"With such fine plunder lying about, I dinna think we'll be a-bothering with much suffering." Colin gestured at the blood-soaked hillside, the deep ravine now littered with the corpses of Alex's men, the shattered remnants of his baggage train. "Aye, right good pickings."
Alex bristled, swallowed the bile in his throat. "Too good for the likes of you."
Already men scavenged, bands of them moving amongst the fallen to search for spoils worth harvesting. Rich booty indeed, much of it gleaned from the unwieldy cargo Alex had insisted on bringing despite the perilous journey.
The greatest prize, a magnificently carved four-poster bed, carefully dismantled for the journey and packed with all its luxuriant trappings.
His wedding gift to a bride he'd never see.
A token offering of goodwill for a wife he hadn't wanted but had given his oath to claim.
Gall near choking him, he flung away his tipless brand and made to hurl himself upon the MacDougall, ached to curl his hands around the other's neck, but a ringed phalanx of steel-headed pikes stopped him. In particular, the one pressing into the hollow of his throat.
Anger burning hot within him, he drew himself as upright as the thrusting spear heads allowed. "Your Lady Isobel sought this union, wished to see your house in the king's grace."
The men encircling him smirked at each other.
"So you say?" Colin raised his brows. " 'Twas her da who favored such an alliance, and he, God rest his soul, is no more. Besides, the Lady Isobel has been sweet on me since we were both in swaddling. 'Twas her own good self sent us to intercept you."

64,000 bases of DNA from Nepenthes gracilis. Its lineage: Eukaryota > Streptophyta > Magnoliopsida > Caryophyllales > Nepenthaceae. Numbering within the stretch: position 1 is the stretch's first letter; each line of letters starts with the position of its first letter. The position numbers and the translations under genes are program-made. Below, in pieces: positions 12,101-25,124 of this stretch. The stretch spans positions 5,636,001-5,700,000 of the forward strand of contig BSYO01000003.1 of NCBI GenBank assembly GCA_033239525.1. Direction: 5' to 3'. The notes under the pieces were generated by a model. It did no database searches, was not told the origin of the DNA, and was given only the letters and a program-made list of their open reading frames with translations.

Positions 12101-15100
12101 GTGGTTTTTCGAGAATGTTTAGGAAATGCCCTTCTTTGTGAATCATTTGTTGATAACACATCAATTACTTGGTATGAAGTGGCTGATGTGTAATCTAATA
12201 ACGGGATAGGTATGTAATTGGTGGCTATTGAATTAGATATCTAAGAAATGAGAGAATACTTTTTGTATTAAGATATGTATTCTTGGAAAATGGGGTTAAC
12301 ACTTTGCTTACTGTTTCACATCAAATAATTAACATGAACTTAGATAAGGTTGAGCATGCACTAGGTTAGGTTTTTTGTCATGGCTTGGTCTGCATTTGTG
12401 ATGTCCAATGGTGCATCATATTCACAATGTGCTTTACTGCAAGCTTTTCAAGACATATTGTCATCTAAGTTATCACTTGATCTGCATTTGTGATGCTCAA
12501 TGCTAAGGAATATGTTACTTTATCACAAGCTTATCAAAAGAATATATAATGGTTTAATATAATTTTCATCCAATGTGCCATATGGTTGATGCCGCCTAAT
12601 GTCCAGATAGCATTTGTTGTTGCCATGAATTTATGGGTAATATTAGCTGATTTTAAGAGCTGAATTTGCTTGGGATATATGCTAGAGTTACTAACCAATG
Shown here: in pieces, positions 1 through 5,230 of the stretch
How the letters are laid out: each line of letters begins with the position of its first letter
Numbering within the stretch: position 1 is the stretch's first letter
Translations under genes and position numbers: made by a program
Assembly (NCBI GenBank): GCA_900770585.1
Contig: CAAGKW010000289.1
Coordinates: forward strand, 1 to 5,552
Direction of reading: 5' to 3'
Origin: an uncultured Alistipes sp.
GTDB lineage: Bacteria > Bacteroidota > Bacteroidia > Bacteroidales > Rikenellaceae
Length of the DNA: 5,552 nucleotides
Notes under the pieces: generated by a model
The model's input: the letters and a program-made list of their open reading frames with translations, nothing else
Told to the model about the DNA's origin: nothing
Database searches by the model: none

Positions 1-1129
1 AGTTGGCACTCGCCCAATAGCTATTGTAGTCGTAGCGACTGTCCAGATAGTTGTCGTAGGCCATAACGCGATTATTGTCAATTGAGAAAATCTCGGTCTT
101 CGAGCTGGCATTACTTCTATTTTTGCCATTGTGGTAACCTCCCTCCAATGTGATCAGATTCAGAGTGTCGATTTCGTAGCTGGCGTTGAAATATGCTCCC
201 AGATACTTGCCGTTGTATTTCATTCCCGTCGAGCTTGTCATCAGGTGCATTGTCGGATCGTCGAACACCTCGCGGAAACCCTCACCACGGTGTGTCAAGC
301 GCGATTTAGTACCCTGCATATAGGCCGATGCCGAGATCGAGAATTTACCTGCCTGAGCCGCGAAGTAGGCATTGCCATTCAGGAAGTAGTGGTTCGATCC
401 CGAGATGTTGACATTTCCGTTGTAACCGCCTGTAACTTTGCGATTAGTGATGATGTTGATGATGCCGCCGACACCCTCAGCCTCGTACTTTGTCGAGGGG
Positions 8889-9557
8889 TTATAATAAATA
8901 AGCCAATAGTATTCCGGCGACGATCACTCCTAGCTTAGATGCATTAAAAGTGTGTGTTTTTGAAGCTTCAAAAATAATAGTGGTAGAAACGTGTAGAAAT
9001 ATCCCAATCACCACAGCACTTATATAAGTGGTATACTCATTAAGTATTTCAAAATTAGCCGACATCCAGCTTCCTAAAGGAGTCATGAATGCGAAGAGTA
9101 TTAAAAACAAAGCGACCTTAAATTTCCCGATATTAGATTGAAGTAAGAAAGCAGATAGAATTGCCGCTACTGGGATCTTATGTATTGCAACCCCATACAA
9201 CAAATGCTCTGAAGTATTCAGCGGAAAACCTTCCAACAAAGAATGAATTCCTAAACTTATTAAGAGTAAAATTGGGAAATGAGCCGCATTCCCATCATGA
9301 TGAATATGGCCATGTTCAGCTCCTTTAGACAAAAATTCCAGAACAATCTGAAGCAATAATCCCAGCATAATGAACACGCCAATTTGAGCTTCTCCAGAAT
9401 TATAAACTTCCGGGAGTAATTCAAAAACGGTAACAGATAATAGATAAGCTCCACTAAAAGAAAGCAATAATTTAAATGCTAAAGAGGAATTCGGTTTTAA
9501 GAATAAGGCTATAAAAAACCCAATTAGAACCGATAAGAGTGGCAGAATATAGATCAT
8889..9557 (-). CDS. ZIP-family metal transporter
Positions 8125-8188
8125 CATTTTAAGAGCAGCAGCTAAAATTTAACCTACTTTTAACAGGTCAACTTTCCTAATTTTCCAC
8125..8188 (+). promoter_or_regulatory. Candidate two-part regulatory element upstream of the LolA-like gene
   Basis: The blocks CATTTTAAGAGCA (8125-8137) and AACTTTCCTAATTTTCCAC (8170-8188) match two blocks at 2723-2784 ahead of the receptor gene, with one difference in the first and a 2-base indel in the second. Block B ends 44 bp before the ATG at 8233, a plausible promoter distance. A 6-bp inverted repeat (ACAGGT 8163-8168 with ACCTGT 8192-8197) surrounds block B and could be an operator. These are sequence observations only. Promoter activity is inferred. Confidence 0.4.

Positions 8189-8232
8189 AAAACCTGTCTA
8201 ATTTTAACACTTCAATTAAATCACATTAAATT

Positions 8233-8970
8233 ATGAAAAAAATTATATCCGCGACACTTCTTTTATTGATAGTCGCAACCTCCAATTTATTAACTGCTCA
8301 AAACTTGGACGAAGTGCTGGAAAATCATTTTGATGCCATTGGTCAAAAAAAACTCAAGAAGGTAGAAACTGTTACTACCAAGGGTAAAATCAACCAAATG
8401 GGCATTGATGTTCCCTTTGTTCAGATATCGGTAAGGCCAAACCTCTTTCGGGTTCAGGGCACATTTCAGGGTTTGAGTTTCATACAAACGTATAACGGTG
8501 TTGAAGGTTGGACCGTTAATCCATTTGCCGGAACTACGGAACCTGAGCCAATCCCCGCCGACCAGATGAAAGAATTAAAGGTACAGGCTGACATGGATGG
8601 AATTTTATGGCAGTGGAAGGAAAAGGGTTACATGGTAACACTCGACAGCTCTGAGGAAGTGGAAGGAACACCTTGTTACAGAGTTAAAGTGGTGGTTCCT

The back of his neck blazing, Alex fought to keep his wits, a near impossibility with the twisted body of his youngest squire sprawled not far from the MacDougall's feet, the poor lad's eyes staring unblinking at the sky.
Others of his retinue lay nearby, some heaped in mounds, all equally still. Good and proud men, slain in their dozens.
Alex shuddered, his stomach churning. "King Robert will see you swinging from the nearest gibbet," he swore, his voice sharp enough to cut granite. "Every last one of you."
Colin gave an exaggerated shrug. "That remains to be seen, but I think not. See here, this is the Bloodstone of Dalriada," he boasted, rubbing his knuckles over the brooch at his shoulder. "A sacred relic passed down from Kenneth MacAlpin, first King of Scots, and wrest from your own Bruce's cloak in a struggle at Dalrigh. Its possession is the pride of all MacDougalls."
Alex narrowed his eyes, his gorge rising. "I have no interest in your brooch, however it came into your hands."
"Och, but you should." The other's lip curled with malice. "See you, with you dead and no witnesses to naysay us, we will claim you absconded with the Bloodstone of Dalriada on the eve of your wedding. Not even your upstart king will avenge a man who'd so shame his bride."
"God's curse on you!" Alex cried, knowing the truth of the man's words.
Colin hooted a mirthless laugh, waved a hand at the growing pile of plunder. "Ahhh, Lady Isobel will be mightily pleased with your bride gifts," he jeered, a wolfish smile spreading across his face. "Yon bridal bed looks to be a fine piece. We shall use it well."
"You will not spend a single night in my bed," Alex hissed, rage surging in his chest. "Not in bliss. That I swear on my mother's grave."
Unfazed, Colin removed his brooch and tossed it to Alex. "Something better than a light-skirted bitch to swear upon."